Thanks for your knowledgeable and thoughtful comments on this post! I appreciate it.


  12. One of the best bargains in metal pens are the Italix Churchman’s Prescriptor, Parson’s Essential, and Captain’s Commission. Heavy, solid, beautifully finished, with the most extensive list of nibs available. I have three with broad italic nibs that are regularly inked for carrying and desk. All sell for less than the latest acrylic look-a-likes.

    My next pen purchase will be a micarta from Eric Lusso. Great material with character.


  13. I think the author needs to buy a lathe, along with the copious amounts of hardware required to make a ‘stick of plastic with a nib on the end’ . In my mind, to be a critic you need to be a master of the art first and foremost. Some of us do line up our grains, we sand to 12000 grit and finish wood pens with 12 coats of CA glue. There are 1000’s of amateur pen makers in the UK alone. I suggest you take the time to look at them closely. But don’t look at my pens, they’re shit. I wait with baited breath to see if the author can do better.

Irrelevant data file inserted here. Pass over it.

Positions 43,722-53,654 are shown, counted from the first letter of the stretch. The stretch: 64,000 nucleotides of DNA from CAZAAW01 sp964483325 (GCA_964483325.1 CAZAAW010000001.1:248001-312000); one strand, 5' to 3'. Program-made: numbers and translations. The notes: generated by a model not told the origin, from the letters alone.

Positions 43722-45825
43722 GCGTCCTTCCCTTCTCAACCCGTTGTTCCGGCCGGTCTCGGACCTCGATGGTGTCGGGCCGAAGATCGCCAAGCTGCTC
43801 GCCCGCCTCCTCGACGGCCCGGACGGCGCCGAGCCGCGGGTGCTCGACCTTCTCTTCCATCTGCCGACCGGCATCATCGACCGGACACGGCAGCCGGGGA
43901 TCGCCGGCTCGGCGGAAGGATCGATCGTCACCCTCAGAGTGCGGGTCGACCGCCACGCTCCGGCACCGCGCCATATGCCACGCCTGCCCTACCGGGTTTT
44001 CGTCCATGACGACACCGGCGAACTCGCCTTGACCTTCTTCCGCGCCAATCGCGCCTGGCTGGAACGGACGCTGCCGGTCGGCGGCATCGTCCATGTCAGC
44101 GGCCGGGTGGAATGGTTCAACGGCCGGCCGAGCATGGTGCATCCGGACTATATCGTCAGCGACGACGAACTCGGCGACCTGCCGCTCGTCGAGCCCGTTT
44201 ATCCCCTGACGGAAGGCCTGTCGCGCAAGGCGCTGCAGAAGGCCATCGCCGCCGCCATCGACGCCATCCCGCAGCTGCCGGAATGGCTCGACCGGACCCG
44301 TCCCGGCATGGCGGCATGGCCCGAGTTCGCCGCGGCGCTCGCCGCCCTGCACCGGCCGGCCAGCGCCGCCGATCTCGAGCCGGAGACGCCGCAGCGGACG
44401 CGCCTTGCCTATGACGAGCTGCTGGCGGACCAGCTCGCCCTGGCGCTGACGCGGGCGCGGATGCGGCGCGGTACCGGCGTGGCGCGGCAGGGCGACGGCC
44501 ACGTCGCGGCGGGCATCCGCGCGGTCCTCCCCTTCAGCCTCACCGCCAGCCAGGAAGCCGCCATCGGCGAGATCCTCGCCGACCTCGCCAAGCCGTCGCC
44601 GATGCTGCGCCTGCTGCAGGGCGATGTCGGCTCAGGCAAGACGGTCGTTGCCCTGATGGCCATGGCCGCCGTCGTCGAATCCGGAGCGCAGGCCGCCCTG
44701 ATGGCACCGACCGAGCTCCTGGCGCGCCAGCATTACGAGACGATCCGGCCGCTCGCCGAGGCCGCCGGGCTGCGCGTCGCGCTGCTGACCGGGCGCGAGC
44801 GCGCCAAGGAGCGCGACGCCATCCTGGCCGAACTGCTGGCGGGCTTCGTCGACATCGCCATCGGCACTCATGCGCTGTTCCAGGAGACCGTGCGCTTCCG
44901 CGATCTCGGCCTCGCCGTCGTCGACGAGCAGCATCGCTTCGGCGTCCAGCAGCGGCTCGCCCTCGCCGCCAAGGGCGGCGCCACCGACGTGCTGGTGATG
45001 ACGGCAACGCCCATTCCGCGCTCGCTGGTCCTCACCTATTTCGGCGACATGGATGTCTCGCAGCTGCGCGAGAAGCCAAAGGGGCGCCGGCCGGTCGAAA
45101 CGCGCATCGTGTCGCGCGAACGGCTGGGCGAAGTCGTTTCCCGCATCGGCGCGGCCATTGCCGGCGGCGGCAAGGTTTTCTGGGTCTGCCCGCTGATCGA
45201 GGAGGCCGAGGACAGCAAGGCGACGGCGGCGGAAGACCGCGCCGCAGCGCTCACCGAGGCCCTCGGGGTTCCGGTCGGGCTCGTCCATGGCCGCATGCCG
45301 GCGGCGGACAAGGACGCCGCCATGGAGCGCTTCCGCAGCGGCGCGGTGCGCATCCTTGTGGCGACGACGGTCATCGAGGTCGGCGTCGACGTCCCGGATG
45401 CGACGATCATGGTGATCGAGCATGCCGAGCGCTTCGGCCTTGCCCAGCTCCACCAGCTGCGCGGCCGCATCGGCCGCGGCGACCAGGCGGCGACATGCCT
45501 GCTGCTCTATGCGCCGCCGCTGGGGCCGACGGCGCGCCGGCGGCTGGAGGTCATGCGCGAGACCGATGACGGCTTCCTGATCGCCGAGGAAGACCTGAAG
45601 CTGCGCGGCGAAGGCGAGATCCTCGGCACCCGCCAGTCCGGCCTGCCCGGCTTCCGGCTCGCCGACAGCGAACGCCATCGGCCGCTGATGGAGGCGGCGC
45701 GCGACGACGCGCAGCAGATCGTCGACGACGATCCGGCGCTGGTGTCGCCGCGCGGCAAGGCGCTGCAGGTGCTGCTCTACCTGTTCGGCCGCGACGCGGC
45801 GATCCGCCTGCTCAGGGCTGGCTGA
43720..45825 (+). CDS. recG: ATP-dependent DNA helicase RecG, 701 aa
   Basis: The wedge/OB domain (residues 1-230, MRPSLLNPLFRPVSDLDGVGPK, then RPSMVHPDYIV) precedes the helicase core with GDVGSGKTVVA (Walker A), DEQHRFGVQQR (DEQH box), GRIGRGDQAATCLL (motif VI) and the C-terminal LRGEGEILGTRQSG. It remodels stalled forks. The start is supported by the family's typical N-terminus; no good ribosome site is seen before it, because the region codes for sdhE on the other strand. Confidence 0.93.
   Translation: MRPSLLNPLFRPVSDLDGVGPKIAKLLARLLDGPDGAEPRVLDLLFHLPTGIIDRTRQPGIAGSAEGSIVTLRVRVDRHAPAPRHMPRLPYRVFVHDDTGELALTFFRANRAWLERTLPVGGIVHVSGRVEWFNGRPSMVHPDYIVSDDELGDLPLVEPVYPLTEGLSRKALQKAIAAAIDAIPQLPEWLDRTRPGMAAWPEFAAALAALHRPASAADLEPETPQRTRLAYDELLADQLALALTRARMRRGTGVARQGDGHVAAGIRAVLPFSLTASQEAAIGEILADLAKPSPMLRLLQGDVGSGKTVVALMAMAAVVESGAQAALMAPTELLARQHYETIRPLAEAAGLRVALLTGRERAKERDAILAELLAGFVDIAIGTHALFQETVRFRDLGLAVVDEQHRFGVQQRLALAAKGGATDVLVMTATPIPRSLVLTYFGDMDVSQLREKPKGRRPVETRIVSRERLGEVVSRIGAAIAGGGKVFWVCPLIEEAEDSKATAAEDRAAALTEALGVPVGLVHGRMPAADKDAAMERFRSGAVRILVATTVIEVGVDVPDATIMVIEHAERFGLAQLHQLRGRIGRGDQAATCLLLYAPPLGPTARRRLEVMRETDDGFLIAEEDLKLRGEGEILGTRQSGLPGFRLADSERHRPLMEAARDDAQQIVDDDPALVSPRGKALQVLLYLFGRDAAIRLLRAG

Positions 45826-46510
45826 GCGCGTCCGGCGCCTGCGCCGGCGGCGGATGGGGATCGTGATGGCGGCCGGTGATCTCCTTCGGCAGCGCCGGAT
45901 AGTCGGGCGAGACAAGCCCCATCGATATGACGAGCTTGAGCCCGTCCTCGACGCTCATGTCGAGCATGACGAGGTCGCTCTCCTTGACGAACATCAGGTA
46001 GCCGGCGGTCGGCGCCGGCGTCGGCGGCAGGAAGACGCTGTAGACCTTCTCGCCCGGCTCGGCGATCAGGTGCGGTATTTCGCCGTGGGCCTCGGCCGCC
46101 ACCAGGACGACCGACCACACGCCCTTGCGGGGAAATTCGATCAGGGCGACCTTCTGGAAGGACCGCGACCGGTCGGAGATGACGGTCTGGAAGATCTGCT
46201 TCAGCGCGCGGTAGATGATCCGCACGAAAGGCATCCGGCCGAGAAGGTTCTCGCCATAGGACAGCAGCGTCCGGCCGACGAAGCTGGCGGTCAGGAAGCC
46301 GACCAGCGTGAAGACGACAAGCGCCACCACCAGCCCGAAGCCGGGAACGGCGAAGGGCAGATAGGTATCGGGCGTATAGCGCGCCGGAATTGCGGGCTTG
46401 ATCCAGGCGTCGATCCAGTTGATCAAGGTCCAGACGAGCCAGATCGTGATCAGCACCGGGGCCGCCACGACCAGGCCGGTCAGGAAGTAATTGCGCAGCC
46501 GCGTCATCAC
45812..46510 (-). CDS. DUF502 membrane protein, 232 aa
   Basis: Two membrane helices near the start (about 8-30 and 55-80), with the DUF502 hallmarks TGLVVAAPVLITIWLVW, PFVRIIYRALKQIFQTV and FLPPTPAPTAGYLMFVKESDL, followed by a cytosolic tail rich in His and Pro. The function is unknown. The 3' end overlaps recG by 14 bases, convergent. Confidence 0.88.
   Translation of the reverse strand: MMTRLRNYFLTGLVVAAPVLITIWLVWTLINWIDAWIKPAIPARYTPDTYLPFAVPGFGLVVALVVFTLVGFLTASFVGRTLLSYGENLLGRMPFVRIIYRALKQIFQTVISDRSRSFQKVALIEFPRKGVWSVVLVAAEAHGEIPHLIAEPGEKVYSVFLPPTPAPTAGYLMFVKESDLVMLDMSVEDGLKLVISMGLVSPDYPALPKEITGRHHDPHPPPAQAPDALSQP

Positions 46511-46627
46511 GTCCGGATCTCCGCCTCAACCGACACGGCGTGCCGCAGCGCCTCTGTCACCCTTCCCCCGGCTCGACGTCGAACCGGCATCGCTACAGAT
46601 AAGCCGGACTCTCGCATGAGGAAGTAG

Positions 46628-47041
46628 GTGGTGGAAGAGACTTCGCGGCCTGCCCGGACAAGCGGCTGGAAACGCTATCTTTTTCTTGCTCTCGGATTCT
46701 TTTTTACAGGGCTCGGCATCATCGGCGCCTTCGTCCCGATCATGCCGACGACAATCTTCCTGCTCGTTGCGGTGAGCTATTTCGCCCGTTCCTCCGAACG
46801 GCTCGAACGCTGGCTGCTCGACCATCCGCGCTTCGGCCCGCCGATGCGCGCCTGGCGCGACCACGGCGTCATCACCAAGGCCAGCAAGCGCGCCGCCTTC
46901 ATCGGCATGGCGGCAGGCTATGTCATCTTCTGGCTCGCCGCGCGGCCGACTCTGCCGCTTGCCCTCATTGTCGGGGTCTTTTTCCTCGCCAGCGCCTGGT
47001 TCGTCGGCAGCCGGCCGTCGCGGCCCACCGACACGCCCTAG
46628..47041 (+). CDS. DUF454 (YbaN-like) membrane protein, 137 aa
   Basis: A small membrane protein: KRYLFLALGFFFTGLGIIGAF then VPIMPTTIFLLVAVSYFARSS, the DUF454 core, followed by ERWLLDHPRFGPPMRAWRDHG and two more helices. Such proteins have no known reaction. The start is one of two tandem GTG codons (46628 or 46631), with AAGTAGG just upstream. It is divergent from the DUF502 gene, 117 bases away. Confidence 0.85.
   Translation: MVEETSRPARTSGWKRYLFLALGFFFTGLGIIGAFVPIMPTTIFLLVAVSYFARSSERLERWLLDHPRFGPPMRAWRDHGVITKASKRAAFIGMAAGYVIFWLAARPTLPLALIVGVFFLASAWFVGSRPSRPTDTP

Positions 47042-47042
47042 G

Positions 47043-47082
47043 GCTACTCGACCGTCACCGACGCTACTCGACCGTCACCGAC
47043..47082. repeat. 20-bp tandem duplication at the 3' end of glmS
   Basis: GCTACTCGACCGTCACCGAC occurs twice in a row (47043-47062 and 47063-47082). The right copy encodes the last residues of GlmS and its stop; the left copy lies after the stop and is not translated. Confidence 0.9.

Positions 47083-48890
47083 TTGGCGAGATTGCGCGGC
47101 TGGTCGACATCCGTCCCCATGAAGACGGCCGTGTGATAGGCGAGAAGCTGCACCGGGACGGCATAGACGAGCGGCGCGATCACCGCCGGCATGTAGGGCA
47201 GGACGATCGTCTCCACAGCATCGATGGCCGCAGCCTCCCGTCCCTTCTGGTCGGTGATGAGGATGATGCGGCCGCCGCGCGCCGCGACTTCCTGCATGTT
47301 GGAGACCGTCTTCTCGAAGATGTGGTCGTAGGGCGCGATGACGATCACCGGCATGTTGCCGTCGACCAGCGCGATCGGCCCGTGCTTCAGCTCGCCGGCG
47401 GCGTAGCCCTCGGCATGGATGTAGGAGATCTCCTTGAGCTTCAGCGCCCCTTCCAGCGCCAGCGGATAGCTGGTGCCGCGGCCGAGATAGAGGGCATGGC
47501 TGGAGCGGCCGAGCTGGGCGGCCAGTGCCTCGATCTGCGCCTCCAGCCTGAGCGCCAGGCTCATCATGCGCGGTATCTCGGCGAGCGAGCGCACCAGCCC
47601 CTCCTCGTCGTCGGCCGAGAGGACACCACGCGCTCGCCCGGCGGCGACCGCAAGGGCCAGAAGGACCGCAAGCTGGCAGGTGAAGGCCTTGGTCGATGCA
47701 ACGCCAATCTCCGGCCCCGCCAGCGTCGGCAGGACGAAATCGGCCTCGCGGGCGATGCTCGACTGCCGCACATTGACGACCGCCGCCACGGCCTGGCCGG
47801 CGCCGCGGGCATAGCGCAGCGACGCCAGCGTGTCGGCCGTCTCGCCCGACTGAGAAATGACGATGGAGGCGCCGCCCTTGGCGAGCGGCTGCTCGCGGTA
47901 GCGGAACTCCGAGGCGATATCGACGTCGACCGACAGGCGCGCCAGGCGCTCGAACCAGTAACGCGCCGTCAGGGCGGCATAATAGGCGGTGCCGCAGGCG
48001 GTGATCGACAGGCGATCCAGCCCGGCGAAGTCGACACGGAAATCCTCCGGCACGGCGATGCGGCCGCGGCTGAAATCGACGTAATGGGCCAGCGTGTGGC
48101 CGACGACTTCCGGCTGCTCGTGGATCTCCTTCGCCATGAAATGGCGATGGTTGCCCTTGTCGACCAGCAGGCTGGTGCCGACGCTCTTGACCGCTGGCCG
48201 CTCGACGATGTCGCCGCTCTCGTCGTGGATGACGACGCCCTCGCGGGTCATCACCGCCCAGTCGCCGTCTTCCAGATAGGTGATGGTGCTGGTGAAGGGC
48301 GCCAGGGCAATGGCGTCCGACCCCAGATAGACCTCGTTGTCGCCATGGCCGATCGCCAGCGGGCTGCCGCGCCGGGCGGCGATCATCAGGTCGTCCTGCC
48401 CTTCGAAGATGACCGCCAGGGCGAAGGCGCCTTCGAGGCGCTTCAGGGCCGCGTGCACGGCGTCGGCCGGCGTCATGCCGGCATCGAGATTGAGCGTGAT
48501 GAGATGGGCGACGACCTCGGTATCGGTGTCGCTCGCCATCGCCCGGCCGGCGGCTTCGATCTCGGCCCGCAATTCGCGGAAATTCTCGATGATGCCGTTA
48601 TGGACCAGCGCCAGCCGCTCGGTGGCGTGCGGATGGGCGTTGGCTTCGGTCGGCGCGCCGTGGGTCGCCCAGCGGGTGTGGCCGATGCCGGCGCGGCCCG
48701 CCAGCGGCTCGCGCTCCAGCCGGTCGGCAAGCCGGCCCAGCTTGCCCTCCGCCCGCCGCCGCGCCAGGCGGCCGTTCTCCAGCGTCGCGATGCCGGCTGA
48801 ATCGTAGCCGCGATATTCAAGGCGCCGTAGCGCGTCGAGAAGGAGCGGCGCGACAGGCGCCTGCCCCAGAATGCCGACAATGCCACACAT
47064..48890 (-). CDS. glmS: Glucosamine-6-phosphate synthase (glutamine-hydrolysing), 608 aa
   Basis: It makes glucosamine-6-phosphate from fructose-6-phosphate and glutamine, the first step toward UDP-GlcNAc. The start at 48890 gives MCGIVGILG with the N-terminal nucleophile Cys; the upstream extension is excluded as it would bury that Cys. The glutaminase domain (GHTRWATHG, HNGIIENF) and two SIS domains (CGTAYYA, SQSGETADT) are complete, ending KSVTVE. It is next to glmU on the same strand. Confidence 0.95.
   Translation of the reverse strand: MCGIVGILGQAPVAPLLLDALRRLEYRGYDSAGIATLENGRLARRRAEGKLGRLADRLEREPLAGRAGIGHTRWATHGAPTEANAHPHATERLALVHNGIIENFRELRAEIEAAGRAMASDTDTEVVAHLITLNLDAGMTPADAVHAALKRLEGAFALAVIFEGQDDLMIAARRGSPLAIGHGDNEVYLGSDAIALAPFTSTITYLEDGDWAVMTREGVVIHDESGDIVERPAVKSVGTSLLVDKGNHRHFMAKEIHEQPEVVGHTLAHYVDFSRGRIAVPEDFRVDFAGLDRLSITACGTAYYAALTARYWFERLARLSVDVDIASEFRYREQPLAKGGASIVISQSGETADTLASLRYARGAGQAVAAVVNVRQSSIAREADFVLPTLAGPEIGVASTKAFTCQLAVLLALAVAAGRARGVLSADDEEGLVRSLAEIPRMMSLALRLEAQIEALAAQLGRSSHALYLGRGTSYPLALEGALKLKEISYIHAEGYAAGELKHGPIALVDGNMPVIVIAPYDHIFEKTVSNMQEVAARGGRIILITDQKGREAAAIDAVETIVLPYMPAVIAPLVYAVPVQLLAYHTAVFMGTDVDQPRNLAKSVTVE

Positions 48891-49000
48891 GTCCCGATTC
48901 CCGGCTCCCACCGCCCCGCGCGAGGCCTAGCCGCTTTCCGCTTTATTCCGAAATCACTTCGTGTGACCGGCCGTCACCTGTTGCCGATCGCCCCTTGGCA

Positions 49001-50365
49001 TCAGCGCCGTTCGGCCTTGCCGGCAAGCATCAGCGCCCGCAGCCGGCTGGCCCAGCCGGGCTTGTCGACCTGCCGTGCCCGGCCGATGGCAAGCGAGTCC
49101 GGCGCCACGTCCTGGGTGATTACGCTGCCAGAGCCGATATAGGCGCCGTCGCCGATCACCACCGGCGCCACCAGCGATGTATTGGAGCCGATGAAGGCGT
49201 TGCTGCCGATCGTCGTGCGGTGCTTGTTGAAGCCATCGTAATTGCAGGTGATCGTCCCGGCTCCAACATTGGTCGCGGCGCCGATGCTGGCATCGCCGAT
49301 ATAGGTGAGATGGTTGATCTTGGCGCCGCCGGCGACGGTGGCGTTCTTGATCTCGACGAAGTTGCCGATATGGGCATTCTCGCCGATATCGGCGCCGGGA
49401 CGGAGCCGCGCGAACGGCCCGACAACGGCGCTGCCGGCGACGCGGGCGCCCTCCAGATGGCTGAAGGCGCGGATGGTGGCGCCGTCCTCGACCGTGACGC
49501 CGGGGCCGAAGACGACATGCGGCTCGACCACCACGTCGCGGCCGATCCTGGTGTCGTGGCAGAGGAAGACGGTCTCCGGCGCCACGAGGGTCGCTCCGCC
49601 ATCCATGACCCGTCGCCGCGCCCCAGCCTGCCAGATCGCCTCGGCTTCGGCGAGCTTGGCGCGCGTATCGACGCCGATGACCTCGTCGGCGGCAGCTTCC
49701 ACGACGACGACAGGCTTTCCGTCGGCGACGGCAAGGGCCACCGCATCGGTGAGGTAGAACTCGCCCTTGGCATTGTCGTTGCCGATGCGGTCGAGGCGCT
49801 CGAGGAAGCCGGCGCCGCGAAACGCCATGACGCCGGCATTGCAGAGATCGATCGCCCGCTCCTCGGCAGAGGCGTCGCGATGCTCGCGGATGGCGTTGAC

• I think if you read the post you’d see that I acknowledge the work involved in creating a pen. If you read my reviews, you’d find that I have owned and reviewed pens from many turners in the UK and elsewhere, and I have a good appreciation for the kind of designs and quality available. One of the qualities I’m most struck by in the turners I’ve dealt with is that they are friendly and always open to feedback that makes their pens and community better. From your comment, it doesn’t sound like you fit that description.


  14. that’s why most of my Franklin-Christoph pens are equipped with Masuyama nibs. 😀 i am also into vintage Montblancs/Pelikan/Wahl/Waterman for their wonderful nibs.
    there’s all sorts of reasons to love fountain pens, “pretty plastic” is one of them. If someone keep buying pens just for the pretty plastic, that’s ok to me. If someone paid huge money for a super-flexy nib, that’s also ok to me. Sailor/Lamy and many other pen makers are now basically produce the same pen with different plastics over and over again. as long as they could run their business, that’s ok to me.